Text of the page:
Teen Born Without Leg Donates Hundreds of Barbies with Prosthetic Legs to Local Hospital
Chloe Newman, 18, said she hopes patients receiving the dolls will feel more secure about their own prosthetic limbs
A New York teen who’s lived with a prosthetic leg her entire life was thrilled when she learned Mattel had created a special Barbie for people just like her — and wanted to ensure others would be able to get their hands on it, too.
Chloe Newman, 18, donated more than 400 Barbie dolls that feature prosthetic legs to Shriners Hospitals for Children in Springfield, Massachusetts, where she has received treatment for years, the hospital said in a press release.
“I think [the patients] would feel better about themselves,” she told NBC affiliate WWLP. “That they would see, ‘Wow, they are making a Barbie like me, so why should I be ashamed of myself if there’s now toys like me?’ ”
Chloe, of Mechanicville, N.Y., has Amniotic Band Syndrome, a rare condition that causes strands of the amniotic sac to separate and entangle fingers, toes, limbs and other parts of the fetus, according to Benioff Children’s Hospitals. As a result, she was born without her right leg.
Every year she receives a new prosthetic leg from Shriners’ Pediatric Orthotic and Prosthetic Services unit, where she has been treated since she was adopted as a baby from Kazakhstan, mom Cindy Newman told CNN.
Newman said that after Chloe decided she wanted to donate the dolls to Shriners patients, she headed to the local Walmart, but only found four of the Barbie Fashionista #121 dolls.
At that point, Newman took to Facebook to solicit donations from friends and family, hoping they could reach 100, as that’s how many patients were receiving prosthetic limbs at Shriners, MassLive reported.
“If you’re out shopping, if you see five [dolls]. Get them and I’ll reimburse you,” the post reportedly read.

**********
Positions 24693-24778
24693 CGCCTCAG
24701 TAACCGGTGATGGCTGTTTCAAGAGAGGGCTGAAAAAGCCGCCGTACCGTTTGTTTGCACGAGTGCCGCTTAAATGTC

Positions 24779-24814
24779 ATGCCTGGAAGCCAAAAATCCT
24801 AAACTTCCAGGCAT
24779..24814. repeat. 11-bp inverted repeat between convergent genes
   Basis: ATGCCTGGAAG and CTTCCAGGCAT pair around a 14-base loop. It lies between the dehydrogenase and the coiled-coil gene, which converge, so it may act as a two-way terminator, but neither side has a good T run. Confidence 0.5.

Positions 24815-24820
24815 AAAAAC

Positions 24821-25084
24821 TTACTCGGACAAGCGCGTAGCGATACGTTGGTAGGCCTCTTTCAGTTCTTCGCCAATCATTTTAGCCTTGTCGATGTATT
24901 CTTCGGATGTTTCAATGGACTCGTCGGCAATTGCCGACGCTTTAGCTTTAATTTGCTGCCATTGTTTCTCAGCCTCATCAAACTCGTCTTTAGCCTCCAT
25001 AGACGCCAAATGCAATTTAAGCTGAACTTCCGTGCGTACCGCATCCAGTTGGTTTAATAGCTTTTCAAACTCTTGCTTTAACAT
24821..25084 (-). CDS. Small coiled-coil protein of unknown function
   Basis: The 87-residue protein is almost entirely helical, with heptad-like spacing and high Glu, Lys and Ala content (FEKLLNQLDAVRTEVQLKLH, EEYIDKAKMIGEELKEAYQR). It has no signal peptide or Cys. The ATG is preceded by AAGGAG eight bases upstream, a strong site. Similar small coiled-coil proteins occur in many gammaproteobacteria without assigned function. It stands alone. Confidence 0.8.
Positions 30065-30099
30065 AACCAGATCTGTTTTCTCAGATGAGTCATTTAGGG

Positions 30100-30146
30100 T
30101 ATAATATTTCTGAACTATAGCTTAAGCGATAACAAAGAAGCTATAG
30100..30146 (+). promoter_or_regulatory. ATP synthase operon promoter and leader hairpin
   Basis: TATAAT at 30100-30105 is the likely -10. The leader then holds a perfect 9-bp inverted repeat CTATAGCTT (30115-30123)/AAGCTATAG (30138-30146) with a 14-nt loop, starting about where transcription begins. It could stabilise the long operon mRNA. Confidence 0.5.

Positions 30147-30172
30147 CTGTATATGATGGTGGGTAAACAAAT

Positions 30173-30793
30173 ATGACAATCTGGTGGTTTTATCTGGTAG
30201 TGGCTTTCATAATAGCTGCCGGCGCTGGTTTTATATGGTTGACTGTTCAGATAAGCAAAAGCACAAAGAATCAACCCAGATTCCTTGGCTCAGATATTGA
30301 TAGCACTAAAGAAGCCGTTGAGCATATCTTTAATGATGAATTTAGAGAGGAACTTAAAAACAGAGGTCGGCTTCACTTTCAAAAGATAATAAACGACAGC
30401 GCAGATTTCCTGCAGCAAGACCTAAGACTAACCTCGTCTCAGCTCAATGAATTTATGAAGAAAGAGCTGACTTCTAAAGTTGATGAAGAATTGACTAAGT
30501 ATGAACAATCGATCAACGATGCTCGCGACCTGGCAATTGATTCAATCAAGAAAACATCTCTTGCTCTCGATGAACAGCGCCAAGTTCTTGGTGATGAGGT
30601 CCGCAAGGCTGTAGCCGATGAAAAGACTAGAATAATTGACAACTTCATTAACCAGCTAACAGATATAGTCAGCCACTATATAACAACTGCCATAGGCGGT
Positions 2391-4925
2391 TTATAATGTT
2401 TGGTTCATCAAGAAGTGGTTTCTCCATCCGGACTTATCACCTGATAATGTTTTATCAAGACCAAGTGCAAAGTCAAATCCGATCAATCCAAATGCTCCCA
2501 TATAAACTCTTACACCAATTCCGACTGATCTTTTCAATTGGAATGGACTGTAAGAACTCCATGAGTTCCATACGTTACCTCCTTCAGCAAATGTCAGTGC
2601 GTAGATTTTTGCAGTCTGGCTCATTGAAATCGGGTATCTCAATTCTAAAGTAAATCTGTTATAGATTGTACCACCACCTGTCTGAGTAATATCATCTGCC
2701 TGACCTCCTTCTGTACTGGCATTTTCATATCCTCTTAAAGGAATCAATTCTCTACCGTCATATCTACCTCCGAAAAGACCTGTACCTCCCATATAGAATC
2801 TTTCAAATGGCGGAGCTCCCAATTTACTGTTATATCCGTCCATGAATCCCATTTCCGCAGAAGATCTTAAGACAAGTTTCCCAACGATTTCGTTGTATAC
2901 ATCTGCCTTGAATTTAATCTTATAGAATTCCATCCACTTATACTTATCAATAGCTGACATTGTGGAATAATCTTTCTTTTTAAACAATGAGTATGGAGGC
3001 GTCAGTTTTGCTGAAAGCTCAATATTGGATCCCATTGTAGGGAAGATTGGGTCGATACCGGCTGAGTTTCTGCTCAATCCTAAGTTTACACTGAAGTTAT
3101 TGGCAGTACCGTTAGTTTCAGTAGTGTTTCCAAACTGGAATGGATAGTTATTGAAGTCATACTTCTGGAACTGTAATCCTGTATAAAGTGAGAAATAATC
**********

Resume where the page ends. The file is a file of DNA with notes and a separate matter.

The mother-daughter team hit their goal within 24 hours, but kept receiving dolls — including 200 from Mattel.
Their haul of more than 400 Barbies — plus the additional dolls from Mattel — were delivered on Monday, where they will “serve as tools in therapeutic education and medical play for kids facing amputation to help explain their situation,” the release said.
Additional dolls will be dispersed among the hospital’s 16 other Pediatric Orthotics and Prosthetics Services locations across the country.
“The whole point was to give back to Shriners because we’ve received so much,” Cindy Newman told CNN.
A spokesperson for Mattel did not immediately respond to PEOPLE’s request for comment.
Mattel introduced the Fashionistas line in February — which included not only a Barbie with a prosthetic limbs, but a doll in a wheelchair — to reflect differently abled bodies, Good Morning America reported.
“For 60 years, Barbie has been a reflection of culture and fashion and that is key to the brand’s continued relevance,” Kim Culmone, Global Head of Design for Barbie, told GMA. “As we design Barbie for the next generation, we are focused on evolving to remain the most diverse doll line in the marketplace.”